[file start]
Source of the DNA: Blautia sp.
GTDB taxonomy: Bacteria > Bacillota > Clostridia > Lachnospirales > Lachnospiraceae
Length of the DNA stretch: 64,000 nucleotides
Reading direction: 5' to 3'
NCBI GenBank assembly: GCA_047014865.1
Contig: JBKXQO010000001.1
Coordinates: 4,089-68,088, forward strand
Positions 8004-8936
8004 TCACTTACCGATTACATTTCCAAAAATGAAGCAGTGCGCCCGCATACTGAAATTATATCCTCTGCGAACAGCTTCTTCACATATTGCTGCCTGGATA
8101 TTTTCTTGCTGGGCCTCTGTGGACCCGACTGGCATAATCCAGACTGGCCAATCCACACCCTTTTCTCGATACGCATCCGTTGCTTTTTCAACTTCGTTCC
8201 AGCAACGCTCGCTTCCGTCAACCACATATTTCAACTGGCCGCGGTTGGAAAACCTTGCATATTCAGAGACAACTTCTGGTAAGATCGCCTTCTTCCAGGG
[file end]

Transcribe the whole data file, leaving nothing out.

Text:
Source of the DNA: Blautia sp.
GTDB taxonomy: Bacteria > Bacillota > Clostridia > Lachnospirales > Lachnospiraceae
Length of the DNA stretch: 64,000 nucleotides
Reading direction: 5' to 3'
NCBI GenBank assembly: GCA_047014865.1
Contig: JBKXQO010000001.1
Coordinates: 4,089-68,088, forward strand
Positions 8004-8936
8004 TCACTTACCGATTACATTTCCAAAAATGAAGCAGTGCGCCCGCATACTGAAATTATATCCTCTGCGAACAGCTTCTTCACATATTGCTGCCTGGATA
8101 TTTTCTTGCTGGGCCTCTGTGGACCCGACTGGCATAATCCAGACTGGCCAATCCACACCCTTTTCTCGATACGCATCCGTTGCTTTTTCAACTTCGTTCC
8201 AGCAACGCTCGCTTCCGTCAACCACATATTTCAACTGGCCGCGGTTGGAAAACCTTGCATATTCAGAGACAACTTCTGGTAAGATCGCCTTCTTCCAGGG